Remember that week in March when things got very real about COVID-19? That week when “sheltering in place” and “social distancing” became buzzwords; when summer tours started cancelling and it was announced Tom Hanks tested positive?
Lenin (Vladimir, not John) said, “There are decades where nothing happens, and there are weeks where decades happen.” This is a revolutionary industry and a lot is happening fast. I wanted to find out how some revolutionary thinkers in our industry see this moment. Here’s what I learned.
Clear messaging is key
Now is not the time to be clever. Be transparent in your communications with customers and the public. Above all, be real. Laurie Wolf (called “the Martha Stewart of marijuana edibles” by The New Yorker) founded Laurie + MaryJane, a company that produces award-winning, small-batch, cannabis-infused edibles. In these strange times, she urges consumers who find cannabis helpful to listen to their inner voices more than marketing messages. Give yourself permission to use what you enjoy, she said.
Paul Hodapp of Desert Payroll Solutions, a company that provides payroll, time and attendance, and human resources services to small businesses, said his company’s messaging has changed from managing day-to-day inquiries from clients to ensuring a more proactive approach to educating clients—and not just current ones—and aiding them with everything surrounding the coronavirus pandemic. “Our overall goal with our clients is to continue to communicate updates, changes, and new regulatory compliance alerts on updates to laws and federal stimulus packages,” he said.
Social media gains ground
Cannabis and social media always have had a tenuous relationship (deleted accounts, disappearing posts) but many cannabis companies found social media plays an important role during a crisis. “I think [social media] is the best place to get your messaging out there to the base,” said Hodapp. “With so many out of work or going through tough times, social media has a larger and more regular audience than ever before.”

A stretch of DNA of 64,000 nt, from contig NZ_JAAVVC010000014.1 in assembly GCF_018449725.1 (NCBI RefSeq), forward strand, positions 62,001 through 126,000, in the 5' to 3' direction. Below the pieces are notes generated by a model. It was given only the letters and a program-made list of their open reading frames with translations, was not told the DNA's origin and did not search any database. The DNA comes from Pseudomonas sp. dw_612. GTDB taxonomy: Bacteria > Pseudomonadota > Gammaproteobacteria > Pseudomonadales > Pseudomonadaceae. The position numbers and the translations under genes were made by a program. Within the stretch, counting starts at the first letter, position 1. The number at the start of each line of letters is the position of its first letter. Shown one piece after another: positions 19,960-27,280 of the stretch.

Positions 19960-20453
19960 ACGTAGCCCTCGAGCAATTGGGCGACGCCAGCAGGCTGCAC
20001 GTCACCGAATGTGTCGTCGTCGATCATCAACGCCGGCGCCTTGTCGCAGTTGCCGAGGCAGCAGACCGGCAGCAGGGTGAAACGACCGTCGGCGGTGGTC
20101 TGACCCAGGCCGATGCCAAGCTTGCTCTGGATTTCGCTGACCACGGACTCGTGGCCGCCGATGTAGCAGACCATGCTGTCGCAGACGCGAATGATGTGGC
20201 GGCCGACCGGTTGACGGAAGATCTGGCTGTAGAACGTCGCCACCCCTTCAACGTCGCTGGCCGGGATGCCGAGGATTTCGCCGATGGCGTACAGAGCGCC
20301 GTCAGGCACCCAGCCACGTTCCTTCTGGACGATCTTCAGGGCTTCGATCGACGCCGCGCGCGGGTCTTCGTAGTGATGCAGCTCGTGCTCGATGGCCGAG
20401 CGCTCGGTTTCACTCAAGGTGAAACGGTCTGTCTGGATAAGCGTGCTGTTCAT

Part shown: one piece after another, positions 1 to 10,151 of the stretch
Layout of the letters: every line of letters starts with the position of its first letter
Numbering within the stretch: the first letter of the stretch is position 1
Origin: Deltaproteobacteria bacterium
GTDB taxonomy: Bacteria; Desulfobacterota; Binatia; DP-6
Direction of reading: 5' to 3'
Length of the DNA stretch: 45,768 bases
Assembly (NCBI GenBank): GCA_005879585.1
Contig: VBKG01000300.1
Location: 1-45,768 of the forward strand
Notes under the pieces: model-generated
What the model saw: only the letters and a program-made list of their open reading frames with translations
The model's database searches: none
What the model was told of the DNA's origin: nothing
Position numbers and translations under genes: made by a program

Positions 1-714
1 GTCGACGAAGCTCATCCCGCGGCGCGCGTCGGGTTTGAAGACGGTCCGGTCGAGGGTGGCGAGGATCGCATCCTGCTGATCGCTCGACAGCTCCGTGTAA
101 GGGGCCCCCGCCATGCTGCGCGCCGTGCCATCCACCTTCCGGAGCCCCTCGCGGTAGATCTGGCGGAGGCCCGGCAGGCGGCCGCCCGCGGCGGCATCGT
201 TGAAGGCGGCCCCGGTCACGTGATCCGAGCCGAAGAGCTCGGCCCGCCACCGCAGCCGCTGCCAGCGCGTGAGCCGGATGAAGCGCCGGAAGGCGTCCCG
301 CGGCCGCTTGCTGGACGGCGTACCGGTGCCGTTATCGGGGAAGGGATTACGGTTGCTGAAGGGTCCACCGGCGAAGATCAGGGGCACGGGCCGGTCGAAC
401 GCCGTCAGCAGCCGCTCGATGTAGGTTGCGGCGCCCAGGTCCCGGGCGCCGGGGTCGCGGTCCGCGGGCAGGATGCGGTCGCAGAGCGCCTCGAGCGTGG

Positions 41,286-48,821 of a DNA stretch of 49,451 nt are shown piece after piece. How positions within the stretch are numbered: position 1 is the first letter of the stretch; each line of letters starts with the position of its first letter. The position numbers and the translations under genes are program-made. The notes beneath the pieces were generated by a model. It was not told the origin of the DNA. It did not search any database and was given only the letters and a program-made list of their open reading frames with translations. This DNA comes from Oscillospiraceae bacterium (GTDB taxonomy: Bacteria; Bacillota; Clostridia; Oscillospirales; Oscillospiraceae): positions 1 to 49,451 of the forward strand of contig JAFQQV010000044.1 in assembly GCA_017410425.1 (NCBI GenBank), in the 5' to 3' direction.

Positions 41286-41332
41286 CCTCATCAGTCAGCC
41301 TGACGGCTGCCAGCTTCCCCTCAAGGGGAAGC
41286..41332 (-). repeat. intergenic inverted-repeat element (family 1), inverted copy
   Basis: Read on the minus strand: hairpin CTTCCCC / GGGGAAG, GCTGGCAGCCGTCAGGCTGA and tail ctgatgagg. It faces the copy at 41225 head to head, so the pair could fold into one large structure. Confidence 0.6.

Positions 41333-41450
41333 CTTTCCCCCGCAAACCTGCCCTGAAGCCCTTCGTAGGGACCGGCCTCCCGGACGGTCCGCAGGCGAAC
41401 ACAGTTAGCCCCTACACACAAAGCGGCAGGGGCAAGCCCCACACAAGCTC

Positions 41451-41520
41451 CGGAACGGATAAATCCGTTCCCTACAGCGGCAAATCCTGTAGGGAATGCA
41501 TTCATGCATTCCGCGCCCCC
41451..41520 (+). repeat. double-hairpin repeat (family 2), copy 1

Wolf agrees. “We are trying to ramp up our social media to reach more people,” she said. “The fudge we introduced about six months ago has gotten a huge amount of publicity, with people and dispensaries posting pictures and comments.”
Hodapp added, “Those who can beef up their social marketing should do so—not only to promote their brand, but also to take this opportunity to educate, nurture, and inform.”
Adjusting to a new normal
The employment landscape is changing daily and will continue to change as we learn to adapt. In the near term, as the economy attempts to recover, Hodapp believes businesses will see a very swift change in how their employees work. Whether the result is more work-from-home options or reduced staff size due to smaller crowd sizes, he suggested the employable workforce will change dramatically and the changes will be long-lasting. “Overall headcounts will shrink, especially in those industries where customer contact is essential, like food and beverage establishments,” he said.